Reclaiming my bloke

For the last year, this young lady has given me no small amount of trouble. When Tom wasn’t with her, he was mostly thinking about her, and that’s tough in any relationship. I knew about her of course – she was getting ten and twelve hours a day of his time, often seven days a week, I’d have to have been pretty oblivious not to notice her impact on our lives.

It’s the biggest project Tom’s ever had – a 200 page graphic novel for Inklit – a Penguin imprint. He gave it his all, because he always throws everything he has at doing projects anyway, and this being the biggest and highest profile one to date, really focused his attention.

It did not make for an easy year. Tom and I came together through a publishing house, many years ago. We were collaborating on long before we were romantically involved, and our creative partnership was for years a defining part of our relationship. Only, last year, he was mostly working with someone else. I occasionally got to help out doing large areas of simple shading, but that was about it for me – I provided domestic support, and what other support I could, but I wasn’t part of the project that had taken over our lives. I found that hard.

It’s also a challenge in any relationship when one party shifts up a gear to become way more successful, and the other party does not. As the person not making huge strides forward, it was hard not to feel peripheral, and left behind at times. I’ve made my peace with that – there was nothing else to do. I’ve watched resentment of success eat other people up, and I don’t want to be like that.

I pick my collaborators carefully. Always did. I’ve probably made more careful and considered choices around investing in co-creators than ever I have in romantic relationships. In matters of the heart, I’ve been swept off my feet into poor choices more than once. I’d assumed that the focus and intensity of a creative collaboration would be too much alongside also living with someone, but apparently not. And, having spent this last year with my marriage stripped largely of its creative collaboration aspect, it is immensely cheering to find that we still get on well and can be happy in each other.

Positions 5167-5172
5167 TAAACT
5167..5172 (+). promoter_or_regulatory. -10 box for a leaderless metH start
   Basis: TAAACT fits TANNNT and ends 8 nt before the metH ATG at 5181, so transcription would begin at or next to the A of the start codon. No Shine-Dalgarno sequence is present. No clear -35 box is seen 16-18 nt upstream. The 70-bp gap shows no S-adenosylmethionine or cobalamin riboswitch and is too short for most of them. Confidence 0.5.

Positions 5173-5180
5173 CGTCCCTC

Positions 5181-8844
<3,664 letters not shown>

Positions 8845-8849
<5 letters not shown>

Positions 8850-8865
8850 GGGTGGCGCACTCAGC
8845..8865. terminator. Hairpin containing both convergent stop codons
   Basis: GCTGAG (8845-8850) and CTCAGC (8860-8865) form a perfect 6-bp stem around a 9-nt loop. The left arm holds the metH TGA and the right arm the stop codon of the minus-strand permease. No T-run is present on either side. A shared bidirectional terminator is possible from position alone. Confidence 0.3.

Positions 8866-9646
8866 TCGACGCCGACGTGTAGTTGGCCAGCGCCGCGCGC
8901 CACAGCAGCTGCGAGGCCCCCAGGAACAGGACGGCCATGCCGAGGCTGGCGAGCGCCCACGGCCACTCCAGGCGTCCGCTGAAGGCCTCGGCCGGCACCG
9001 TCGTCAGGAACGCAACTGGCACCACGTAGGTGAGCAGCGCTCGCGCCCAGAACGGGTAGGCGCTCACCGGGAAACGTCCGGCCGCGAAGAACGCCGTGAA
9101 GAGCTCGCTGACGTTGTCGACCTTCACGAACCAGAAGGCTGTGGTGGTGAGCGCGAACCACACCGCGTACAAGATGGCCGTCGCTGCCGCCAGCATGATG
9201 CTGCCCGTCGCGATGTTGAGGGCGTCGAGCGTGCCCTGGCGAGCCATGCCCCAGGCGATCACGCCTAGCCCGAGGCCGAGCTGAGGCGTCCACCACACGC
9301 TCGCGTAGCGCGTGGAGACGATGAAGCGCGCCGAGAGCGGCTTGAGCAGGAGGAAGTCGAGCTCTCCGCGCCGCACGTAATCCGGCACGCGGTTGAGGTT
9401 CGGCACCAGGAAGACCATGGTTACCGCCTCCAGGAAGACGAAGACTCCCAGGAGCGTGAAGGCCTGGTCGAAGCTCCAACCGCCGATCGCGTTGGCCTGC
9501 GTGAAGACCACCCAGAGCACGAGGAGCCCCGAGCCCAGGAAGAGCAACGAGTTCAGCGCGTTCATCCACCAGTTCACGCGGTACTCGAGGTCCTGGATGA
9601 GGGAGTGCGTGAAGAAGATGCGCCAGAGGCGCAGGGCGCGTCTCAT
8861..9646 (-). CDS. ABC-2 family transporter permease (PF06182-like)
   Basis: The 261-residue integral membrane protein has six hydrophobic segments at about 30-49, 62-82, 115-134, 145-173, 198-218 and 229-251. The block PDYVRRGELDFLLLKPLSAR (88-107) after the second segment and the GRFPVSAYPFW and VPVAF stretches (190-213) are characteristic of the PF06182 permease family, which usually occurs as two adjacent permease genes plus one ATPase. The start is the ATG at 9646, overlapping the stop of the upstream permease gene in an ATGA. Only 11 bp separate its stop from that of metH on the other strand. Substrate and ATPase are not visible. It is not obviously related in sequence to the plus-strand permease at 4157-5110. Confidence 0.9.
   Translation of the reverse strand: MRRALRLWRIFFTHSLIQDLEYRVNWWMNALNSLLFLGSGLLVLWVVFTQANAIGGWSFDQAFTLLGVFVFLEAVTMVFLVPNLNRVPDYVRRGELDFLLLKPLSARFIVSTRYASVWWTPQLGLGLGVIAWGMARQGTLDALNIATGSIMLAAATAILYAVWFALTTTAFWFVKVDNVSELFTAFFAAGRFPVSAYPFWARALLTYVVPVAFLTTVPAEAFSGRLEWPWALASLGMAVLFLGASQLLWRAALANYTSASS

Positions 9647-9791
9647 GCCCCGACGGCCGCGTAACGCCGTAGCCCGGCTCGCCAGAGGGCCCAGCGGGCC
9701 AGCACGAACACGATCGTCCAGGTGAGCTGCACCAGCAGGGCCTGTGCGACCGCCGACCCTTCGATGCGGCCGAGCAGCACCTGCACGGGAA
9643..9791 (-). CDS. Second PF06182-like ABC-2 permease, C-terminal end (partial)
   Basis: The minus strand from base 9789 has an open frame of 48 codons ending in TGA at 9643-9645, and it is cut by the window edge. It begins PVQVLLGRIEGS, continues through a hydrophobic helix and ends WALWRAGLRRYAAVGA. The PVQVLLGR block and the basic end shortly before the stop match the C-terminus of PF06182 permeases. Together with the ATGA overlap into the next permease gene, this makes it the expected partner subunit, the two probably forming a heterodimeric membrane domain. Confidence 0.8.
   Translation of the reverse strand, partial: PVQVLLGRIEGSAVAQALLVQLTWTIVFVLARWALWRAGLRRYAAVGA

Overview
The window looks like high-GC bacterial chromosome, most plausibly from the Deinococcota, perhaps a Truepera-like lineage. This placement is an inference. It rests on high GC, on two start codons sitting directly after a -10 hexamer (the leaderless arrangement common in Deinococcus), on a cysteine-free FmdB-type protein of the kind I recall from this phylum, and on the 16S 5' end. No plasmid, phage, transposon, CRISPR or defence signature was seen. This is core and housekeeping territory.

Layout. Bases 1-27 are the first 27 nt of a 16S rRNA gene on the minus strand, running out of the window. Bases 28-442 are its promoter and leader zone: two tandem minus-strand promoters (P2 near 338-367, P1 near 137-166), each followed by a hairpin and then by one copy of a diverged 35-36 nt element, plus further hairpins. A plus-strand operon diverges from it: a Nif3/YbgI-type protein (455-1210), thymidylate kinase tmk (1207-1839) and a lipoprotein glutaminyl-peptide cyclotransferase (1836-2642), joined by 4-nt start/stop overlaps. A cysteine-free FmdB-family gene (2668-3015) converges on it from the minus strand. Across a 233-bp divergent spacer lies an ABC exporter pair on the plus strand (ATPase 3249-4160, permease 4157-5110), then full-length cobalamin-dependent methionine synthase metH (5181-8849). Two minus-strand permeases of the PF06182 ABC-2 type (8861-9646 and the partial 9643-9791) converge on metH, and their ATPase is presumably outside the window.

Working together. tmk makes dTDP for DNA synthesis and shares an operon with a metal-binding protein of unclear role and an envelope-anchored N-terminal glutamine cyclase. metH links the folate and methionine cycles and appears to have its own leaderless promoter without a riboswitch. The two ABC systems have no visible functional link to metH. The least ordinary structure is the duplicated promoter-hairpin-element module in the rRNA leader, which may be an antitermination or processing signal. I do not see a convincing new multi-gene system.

It’s a form of challenge any relationship can face – when the thing that brought you together, or defined you, is no longer part of the mix. For couples defined by their parenting, the growing up of offspring can cause real difficulties. Then you get to find out how many facets your relationship has, and whether there’s enough depth and breadth to survive what’s missing.

This last year, we’ve learned that while working together makes us both very happy, we can survive long stretches of being flat out on working with others. It’s been an interesting experience, and by ‘interesting’ I mostly mean that I hope we won’t do anything quite like that again! At least nothing quite that long and involved.

More about the aforementioned book here.

About Nimue Brown

Druid, author, dreamer, folk enthusiast, parent, wife to the most amazing artist -Tom Brown. Drinker of coffee, maker of puddings. Exploring life as a Pagan, seeking good and meaningful ways to be, struggling with mental health issues and worried about many things. View all posts by Nimue Brown

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